Election integrity timeline 2005

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December 2005

James Tobin goes on trial in NH phone-jamming case

  • December 3: NC certifies systems of three voting manufacturers despite their failure to meet new requirements

November 2005

  • November 8: Sen. Obama (D-IL) introduces S. 1975-109, the Deceptive Practices and Voter Intimidation Prevention Act of 2005 (see diary by "Adam B")
  • November 8: Election day; Democratic governors elected in NJ and VA after races set new records for campaign war chests -- at least $42 million in VA and $70 million in NJ (see comment by Kathy Gill)
  • November 8: Election integrity ballot measures fail in Ohio (see Common Cause "Reform Ohio Now" page)
  • November 8: The Election Incident Reporting System (EIRS), operating at reduced capacity, collects fewer than 150 reports, as compared to more than 10,000 on the previous Election Day

September 2005

July 2005

June 2005

  • June 10: GAO report "Elections: Additional Data Could Help State and Local Elections Officials Maintain Accurate Voter Registration" (GAO)

May 2005

April 2005

  • April 18: Hearings at the Carter-Baker Commission on Federal Election Reform in Washington, D.C.; among the testimony is David Dill's overview

March 2005

  • March 22: a few days after the American Center for Voting Rights was founded, ACVR officials were called to testify by Republican members of Congress before a House Administration Committee hearing.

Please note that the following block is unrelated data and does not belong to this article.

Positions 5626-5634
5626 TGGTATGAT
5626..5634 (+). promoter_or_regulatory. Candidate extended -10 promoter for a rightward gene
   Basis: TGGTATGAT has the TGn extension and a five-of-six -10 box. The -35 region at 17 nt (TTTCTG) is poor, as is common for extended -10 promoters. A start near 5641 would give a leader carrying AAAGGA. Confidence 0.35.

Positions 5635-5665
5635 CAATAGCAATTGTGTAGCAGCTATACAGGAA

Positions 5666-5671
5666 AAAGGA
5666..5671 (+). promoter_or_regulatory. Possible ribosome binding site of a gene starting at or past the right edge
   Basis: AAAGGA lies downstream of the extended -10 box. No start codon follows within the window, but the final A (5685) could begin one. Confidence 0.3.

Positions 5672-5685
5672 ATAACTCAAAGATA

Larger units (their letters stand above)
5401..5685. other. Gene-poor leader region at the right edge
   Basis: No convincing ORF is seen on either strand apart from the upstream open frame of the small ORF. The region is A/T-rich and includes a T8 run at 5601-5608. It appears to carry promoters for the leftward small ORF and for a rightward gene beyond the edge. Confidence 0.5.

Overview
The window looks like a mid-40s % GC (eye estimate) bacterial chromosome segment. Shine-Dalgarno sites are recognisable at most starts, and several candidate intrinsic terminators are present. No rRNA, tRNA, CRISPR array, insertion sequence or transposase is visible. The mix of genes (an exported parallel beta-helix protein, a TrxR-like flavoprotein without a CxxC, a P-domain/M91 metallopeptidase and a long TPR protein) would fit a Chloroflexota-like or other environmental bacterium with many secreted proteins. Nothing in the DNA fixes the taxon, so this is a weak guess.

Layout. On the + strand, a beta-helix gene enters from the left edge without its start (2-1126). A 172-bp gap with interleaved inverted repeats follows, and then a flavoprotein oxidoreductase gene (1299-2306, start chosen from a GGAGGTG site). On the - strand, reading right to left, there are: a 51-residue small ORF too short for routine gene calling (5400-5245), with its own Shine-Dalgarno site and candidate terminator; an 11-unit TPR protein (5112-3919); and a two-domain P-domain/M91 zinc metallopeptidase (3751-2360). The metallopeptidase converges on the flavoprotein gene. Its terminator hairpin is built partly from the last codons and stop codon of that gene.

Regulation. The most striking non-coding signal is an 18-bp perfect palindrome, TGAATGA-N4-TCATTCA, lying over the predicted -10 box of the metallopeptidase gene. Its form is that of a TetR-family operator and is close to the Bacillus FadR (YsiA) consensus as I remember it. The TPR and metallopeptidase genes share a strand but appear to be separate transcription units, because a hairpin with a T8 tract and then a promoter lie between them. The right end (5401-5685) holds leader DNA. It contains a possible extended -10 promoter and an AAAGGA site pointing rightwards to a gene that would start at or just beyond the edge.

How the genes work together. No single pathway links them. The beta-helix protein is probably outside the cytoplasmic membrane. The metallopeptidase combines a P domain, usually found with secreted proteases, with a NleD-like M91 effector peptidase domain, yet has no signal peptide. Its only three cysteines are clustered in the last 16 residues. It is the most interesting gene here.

February 2005

  • February 7-10: National Association of Secretaries of State (NASS) meets in Washington, D.C. and passes resolution to dissolve the Election Assistance Commission, which has oversight over NASS (see Boston Globe article)
  • February 4: CA SoS Kevin Shelley, who has refused to certify Diebold machines, resigns when faced with investigations
  • February 2: Rep. Rush Holt (D-NJ) introduces H.R.550
  • February: VoteTrustUSA founded by John Gideon, Andy Stephenson, Ellen Theisen, Kevin Zeese, Linda Schade

January 2005

  • January 6: Representative Stephanie Tubbs-Jones of Ohio and Senator Barbara Boxer of California lead the challenge to the Ohio vote count (the first electoral challenge since 1877); the measure is defeated by a vote of 260-33 in the House of Representatives and 74-1 in the Senate (Boxer casting the sole vote in favor)

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